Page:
TEGUCIGALPA, HONDURAS.- Tina Turner and Ike They met 20 years ago in Saint-Louis (central Missouri). Tina, as she was still called Anna Mae Bullock she was only 16 years old and sang for the “Kings of Rhythm”, the blues group of Ike Turner, eight years her senior.
As Ike, Tina, born in Nutbush, Tennessee, on November 26, 1939, escaped her fate as the daughter of a divorced worker, placed at a young age as a maid.
But she also discovers the power of man, who arranges everything and changes his name and surname.
The “Ike and Tina Turner Revue” became one of the most popular black bands in the country in the 1960s.
But the group, whose pace rotates 270 concerts a year, struggles to break through the darkness.
Things changed in 1966 when Ike and his band opened the Rolling Stones UK tour, opening the door for the pair’s success in Europe.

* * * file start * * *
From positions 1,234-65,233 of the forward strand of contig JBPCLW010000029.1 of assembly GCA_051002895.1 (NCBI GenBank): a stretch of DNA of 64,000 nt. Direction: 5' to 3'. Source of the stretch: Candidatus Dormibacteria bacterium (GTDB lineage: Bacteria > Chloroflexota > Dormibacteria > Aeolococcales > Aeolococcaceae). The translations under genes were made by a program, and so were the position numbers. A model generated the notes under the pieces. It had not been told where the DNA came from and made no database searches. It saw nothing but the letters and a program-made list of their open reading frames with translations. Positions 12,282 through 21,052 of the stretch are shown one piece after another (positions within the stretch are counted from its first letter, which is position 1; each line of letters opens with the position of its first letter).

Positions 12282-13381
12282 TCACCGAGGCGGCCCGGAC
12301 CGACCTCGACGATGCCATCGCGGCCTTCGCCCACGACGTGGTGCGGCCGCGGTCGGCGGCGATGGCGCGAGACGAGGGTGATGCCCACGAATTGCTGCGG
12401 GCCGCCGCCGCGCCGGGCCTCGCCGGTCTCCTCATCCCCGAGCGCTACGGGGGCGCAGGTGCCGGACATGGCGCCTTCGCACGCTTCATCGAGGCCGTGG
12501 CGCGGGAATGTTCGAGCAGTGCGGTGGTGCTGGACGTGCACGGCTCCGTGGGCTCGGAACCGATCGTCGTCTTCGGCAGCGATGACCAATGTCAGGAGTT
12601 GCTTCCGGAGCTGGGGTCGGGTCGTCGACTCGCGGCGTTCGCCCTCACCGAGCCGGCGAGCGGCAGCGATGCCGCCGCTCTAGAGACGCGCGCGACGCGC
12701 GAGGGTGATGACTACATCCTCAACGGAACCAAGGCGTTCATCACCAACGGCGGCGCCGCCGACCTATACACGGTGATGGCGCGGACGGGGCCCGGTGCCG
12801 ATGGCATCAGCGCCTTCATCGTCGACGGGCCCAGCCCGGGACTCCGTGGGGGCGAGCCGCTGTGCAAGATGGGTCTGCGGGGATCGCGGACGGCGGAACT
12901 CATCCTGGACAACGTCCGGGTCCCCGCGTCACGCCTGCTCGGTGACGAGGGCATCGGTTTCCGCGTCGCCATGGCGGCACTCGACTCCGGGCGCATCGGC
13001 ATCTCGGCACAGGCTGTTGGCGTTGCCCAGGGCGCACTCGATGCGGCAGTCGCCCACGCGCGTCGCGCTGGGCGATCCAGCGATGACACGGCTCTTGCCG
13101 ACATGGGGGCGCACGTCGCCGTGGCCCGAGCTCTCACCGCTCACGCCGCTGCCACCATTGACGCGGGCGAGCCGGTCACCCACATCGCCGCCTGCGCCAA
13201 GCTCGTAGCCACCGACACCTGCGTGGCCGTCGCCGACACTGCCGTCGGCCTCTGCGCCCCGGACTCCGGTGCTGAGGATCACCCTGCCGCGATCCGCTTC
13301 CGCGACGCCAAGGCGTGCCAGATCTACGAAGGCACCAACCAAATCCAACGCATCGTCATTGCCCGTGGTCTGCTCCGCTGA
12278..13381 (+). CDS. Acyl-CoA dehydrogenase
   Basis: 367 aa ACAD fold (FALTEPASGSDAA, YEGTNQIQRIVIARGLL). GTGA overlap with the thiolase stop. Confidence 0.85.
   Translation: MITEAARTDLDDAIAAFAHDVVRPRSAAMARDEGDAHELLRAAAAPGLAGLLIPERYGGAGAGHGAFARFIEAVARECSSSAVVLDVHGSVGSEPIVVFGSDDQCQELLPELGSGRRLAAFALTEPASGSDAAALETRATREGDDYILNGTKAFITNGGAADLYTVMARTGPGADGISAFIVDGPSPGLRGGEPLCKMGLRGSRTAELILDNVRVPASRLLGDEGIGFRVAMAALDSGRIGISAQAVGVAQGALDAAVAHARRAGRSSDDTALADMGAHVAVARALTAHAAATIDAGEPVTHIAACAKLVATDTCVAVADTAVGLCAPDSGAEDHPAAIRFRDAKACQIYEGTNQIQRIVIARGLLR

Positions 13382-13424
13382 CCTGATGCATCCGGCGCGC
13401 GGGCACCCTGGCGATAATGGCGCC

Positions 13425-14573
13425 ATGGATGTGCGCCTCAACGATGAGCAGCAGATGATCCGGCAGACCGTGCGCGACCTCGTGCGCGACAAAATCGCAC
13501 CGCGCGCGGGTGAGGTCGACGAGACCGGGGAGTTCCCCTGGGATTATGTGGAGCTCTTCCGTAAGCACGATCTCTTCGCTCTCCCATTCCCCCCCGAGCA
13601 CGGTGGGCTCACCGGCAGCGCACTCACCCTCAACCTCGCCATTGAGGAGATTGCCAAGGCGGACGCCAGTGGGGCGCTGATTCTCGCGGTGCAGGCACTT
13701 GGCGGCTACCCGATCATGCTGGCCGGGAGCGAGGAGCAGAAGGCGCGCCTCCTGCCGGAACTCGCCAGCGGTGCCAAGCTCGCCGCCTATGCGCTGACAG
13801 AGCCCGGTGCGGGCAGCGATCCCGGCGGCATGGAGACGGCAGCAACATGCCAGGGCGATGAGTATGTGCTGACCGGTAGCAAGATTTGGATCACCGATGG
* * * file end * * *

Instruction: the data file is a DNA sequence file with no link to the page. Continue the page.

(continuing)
England will also be the opportunity for Tina Turner to start her film career, with “Tommy” (1975), a rock work by the pioneers of the British movement, The Who.
But Ike stumbled on his wife’s success, until in 1976 his victim finally ran away.
Changing hiding places regularly to escape the pursuer, Tina gets a divorce and takes refuge in Buddhism.
But the debt was piling up and the career seemed to be going away. To date, the competition has been Australian producer Roger Davies, who had already released The Life of Joe Cocker.
Roger changes everything: the look, the music, the repertoire and the singer’s boost is easy to rocket. Tina returns to the stage alongside such giants as Mick Jagger, Rod Stewart and David Bowie.
In 1983, Tina released the 1971 hit, “Stay Together” that marked her resurrection. But it wasn’t before the song was number six in the UK charts that the single was finally released in America.
The following year is the year of consecration with the album “Private Savior”, whose authority is signed by guitarist Mark Knopfler (Dire Straits).
When Tina finally makes it to the top of the charts in her home country.
He triumphed in the cinema in 1985 in the third film “Mind Max”, with Mel Gibson and other signs of success: “We don’t need another Hero”.